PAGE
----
International Olympic Committee (IOC) president Thomas Bach has reiterated a commitment to staging this summer’s Olympic and Paralympic Games as planned in Tokyo, although it remains to be seen how many fans would be able to attend.

The rescheduled Olympics are due to take place from July 23 to August 8, with the Paralympics to follow from August 24 to September 5. Japanese officials were last week forced to deny a report that the government was seeking to cancel the Games amid ongoing uncertainty caused by the COVID-19 pandemic, and Bach has insisted that the events will be delivered this summer.

The IOC held an Executive Board meeting yesterday (Wednesday) to discuss preparations for the Games. Speaking with the media after the meeting, Bach said the IOC was “fully concentrated on and committed to the successful and safe delivery” of the Games.

The IOC has held consultation calls with international federations and National Olympic Committees in recent days and Bach stated that all bodies are fully committed to the Games going ahead but conceded that there is “no blueprint” for organising a postponed Games.

“Nobody at this moment can predict the health situation in 206 National Olympic Committees for the time of the Olympic and Paralympic Games, from late July until September of this year – not even the most prominent scientists in this area,” Bach said.

“This leads, you may say naturally, you can also say unfortunately, to much speculation. But all this speculation is hurting the athletes in their preparations, who have already overcome the challenges in their daily training and competition with all the restrictions they are facing, either in their country or when it comes to travelling.

“So there is speculation about cancellation; I heard about a plan B, about everything. Some even make the proposal to postpone the Olympic Games in Tokyo to the year 2032. I want to say good luck, if you would have to discuss this with an athlete who is preparing for the Olympic Games in 2021. There are some proposals to move it to another city. Everybody who knows about the complexity of Olympic Games knows this is not possible. They’re in such a short period of time.

“For all these reasons, we are not losing our time and energy on speculation. We are fully concentrating on the Opening Ceremony on 23 July this year. We are not speculating on whether the Games are taking place. We are working on how the Games will take place.”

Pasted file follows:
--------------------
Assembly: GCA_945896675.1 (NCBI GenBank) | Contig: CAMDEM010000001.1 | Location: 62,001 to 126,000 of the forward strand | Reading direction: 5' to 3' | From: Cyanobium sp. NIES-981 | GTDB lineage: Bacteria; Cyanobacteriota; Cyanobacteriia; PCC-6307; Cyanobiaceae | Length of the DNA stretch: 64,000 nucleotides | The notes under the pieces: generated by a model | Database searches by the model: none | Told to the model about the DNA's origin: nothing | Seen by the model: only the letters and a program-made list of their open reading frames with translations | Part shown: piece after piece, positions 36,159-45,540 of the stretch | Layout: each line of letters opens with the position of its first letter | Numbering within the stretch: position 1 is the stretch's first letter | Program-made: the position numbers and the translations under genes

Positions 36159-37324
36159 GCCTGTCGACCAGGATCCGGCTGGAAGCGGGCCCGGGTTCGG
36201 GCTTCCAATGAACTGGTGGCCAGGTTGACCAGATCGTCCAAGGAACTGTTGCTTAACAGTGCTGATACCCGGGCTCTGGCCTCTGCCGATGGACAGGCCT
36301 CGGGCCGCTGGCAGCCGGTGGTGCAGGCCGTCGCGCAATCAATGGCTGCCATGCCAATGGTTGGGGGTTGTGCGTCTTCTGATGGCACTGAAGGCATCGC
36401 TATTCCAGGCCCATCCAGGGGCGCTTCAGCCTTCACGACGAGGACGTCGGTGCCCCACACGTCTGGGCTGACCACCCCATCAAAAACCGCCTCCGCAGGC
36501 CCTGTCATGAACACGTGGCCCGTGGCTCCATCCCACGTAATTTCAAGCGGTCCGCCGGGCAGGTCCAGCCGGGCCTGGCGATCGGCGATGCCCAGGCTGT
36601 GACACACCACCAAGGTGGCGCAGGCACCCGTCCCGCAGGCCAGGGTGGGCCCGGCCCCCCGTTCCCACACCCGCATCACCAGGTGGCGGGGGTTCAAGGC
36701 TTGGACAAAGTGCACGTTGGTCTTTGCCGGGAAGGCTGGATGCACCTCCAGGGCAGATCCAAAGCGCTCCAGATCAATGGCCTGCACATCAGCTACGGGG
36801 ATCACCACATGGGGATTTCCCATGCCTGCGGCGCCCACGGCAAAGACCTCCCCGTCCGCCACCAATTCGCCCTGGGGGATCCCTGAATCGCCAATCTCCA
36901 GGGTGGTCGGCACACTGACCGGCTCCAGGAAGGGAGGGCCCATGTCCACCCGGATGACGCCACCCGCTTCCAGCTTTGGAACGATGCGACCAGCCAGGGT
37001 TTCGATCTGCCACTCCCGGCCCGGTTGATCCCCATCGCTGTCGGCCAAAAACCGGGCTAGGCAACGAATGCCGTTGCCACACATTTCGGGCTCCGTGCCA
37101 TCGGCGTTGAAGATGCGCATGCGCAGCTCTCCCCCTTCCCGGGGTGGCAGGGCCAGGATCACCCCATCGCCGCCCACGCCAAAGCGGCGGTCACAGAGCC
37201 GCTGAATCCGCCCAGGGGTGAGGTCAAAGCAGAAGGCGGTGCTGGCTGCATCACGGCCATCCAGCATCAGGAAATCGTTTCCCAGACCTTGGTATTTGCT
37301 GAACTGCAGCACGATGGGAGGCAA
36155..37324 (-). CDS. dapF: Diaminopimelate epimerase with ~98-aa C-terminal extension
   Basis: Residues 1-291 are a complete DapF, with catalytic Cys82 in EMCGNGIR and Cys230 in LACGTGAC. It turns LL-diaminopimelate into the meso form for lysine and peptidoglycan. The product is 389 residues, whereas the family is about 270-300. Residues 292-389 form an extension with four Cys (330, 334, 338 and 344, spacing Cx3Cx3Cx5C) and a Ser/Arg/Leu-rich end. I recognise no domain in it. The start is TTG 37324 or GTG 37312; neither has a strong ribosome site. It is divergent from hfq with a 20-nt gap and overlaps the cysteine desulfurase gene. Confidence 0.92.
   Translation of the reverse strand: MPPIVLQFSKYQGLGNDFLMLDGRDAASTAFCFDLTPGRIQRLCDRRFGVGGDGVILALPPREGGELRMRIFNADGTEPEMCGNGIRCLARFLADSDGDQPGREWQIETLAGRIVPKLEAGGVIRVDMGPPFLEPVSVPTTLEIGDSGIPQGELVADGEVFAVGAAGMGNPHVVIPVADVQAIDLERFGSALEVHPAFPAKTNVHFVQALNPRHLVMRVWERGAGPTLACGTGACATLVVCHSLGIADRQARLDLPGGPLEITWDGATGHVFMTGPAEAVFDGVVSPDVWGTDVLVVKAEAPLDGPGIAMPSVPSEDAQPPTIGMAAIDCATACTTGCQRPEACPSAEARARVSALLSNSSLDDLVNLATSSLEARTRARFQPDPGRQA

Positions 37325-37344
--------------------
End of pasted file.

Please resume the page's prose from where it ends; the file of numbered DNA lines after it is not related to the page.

Bach went on to request patience from NOCs, international federations, the Japanese people and the organising committee in the coming months, stating that it is too early to tell which of the “many COVID countermeasures” will be appropriate by the time the Games come around.

Bach added that ‘playbooks’ will be released to explain the measures for different stakeholder groups to protect themselves and others during the Games. The first version of the playbooks will be presented to NOCs and the Chefs de Mission at the beginning of February.

When asked about how full venues would be for the Games, Bach said: “This I cannot tell you. Our priority is to ensure safe Olympic Games and we will do whatever is needed to organise safe Olympic Games.

“Everybody would love to have full capacity stadiums and roaring crowds but if this is not possible we will respect our principle and this is the safe organisation. This is the first priority.”

Meanwhile, the IOC yesterday signalled plans to align with the Paris Agreement on climate change by setting a target to reduce its direct and indirect greenhouse gas emissions by 45% by 2030.

The IOC will also offset more than 100% of its remaining carbon emissions, mainly through the Olympic Forest project, which is part of the Great Green Wall, a UN-backed initiative to combat desertification in Africa’s Sahel region. According to the IOC, these offsets will make it climate-positive by 2024.

The IOC is already climate-neutral after offsetting its 2017-2020 emissions through its carbon partnership with Worldwide Olympic Partner, Dow.

The latest announcement follows an earlier commitment from the IOC to make the Olympics climate-positive. From 2030 onwards, each Olympic Games organising committee will be required to minimise and compensate carbon emissions and implement zero-carbon solutions.

All upcoming Olympics, including Tokyo 2020 and Beijing 2022, have also committed to carbon neutrality. Tokyo 2020 will offset all its direct and indirect emissions, while all competition venues at the Beijing 2022 winter Games will aim to use 100% renewable energy.

The Paris 2024 carbon footprint is also expected to be around 1.5 million tonnes of CO2e, with 95% of its venues either pre-existing or temporary. New permanent constructions in Paris will be low carbon.

Los Angeles 2028 has also adopted a radical reuse approach and has committed to incorporating sustainability measures throughout its plans as it looks to set a new standard for large-scale events.